Monday, March 19, 2007
The Raid - a Novel. By Ken Merkley
Anyone walking past Trafford Publishing in Victoria could drop in, pay $30., and have them print up a copy of Ken Merkley's book, The Raid - A Novel.
I was so eager to see the book, I paid the extra $15 to have it Priority Posted to me. After all, the cover shows the famous photo of the police carrying file boxes out of the B.C. Legislature on
28 December 2003. The cover also says "RCMP Corporal Tim Murphy uncovers inter-connected criminal activities leading him to a shocking secret with major implications for the Province of British Columbia and all of Canada." The back cover talks about a major federal political party which may have used the proceeds from drug sales to pay membership fees for thousands of new party recruits. With tragic ramifications for B.C. and Canada. Doesn't this sound like a book about The Legislature Raids?
Well, it isn't.
Not until the reader gets to Page 377, with only 2 more pages to go, does it become perfectly clear that those of us who search for the significance of the Legislature raids ... have been sucker-punched. Forget minor annoyances such as crossing "Georgia Straight" or hearing from "legal council". Forget where Tim chats up Tomm. Let's just go to where the hero (Tim, not Tomm) meets a political analyst who explains corruption, p.377. This is the nub of the story. Tim, our hero, has just arrested Mr Big and is being asked if he thought Mr Big would have got away with his evil schemes, if Tim hadn't caught him.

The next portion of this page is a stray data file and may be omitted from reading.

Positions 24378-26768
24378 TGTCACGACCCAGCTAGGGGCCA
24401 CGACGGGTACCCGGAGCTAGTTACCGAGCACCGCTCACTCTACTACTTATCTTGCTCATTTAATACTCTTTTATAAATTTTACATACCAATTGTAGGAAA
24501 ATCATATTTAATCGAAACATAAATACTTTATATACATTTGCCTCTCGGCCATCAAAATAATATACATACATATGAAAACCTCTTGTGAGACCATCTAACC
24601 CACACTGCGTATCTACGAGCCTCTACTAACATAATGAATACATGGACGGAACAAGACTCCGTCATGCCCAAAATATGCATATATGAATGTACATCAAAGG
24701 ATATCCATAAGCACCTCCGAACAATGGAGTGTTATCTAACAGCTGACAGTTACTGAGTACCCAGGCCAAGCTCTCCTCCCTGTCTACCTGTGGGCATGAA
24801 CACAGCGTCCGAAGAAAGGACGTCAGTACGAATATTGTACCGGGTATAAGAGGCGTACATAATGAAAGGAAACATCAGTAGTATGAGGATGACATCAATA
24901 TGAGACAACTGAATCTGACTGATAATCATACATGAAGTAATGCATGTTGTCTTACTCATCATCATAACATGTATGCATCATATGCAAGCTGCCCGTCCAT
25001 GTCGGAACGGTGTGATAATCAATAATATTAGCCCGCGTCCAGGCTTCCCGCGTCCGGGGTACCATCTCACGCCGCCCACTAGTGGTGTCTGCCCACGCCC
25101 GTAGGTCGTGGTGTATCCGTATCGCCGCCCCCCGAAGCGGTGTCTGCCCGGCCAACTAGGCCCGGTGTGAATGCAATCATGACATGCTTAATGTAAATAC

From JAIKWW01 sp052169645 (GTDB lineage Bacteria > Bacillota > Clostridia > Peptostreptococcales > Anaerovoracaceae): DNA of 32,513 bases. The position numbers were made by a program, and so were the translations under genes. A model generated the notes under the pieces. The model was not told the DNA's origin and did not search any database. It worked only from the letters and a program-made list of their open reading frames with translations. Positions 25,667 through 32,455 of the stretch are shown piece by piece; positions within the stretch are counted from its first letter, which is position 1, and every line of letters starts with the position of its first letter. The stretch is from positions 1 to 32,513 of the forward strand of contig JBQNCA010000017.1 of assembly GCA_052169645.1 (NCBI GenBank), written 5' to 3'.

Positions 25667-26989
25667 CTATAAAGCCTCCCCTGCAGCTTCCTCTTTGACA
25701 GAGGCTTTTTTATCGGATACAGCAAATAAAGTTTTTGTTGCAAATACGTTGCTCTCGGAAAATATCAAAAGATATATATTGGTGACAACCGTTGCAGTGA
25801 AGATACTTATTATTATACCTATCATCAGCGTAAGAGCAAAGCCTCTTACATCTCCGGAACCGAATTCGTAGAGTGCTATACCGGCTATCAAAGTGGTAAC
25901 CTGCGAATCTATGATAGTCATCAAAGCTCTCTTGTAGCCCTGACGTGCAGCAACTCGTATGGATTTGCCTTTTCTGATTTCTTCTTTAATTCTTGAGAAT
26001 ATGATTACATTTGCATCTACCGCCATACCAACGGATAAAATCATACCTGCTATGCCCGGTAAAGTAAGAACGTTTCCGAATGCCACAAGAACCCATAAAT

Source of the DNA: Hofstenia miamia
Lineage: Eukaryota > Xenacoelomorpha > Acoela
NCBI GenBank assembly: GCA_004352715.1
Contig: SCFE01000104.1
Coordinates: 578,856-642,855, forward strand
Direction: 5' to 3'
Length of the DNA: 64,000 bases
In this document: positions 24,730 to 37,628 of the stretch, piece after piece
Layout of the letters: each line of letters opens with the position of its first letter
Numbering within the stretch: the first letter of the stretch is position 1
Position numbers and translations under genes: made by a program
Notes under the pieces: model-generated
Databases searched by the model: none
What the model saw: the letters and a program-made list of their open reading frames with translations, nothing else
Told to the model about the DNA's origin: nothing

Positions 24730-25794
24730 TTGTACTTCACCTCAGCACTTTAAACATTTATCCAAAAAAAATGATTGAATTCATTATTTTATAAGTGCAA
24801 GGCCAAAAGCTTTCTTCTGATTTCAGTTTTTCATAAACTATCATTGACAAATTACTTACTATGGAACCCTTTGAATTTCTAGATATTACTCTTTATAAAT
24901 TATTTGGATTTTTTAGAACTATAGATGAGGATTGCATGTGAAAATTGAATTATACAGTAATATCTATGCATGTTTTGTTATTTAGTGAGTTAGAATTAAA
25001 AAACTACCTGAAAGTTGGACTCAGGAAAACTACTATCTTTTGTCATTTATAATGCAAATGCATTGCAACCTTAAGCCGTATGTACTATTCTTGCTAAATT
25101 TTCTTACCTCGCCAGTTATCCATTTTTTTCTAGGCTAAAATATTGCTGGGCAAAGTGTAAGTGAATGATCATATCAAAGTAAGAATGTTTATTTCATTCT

The analyst (Tim explains) says yes, with the political climate in B.C. "at a stage where it is feasible for someone like [Mr Big] to succeed ... where the stage has been set by many years of corrupt business-oriented governments being in power in the province and across the country. Especially in B.C., their policies have made the electorate truly cynical, apathetic, defeatist. When you combine that with a monopolistic media that supports their agenda, the voters feel that they can do nothing to change the situation and are truly open to manipulation."
RCMP Corporal Tim Murphy (believe it or not) continues: The political analyst "said you have to look at the effects of privatization and globalization ... wages and benefits have been driven down ... businesses increasingly manufacture their products offshore. Then they put in place laws that remove the right to strike for most public sector workers, destroyed the public health care system, and cut back on pensions and workers' compensation benefits. This created an atmosphere of fear amongst the working class.
"Naturally" continues our mythical hero, "you would expect them to turn to pro-labour parties to form an alternative government, but the media has hammered away at the dastardly consequences should they ever again obtain power ...
"Next you add corruption. Voters witness greedy governments and businesses working together to reward each others' friends." Legislating huge salary increases for themselves, switching parties, with punishment for blatant infractions going only to minor players or whistle-blowers. "This, in turn, causes the public to determine it is fine to take advantage of the system ... in fact, this political analyst thinks the political climate is now such that a majority of the electorate believes it is permissible to accept money for casting their votes and it's especially okay to be paid for voting for a particular party."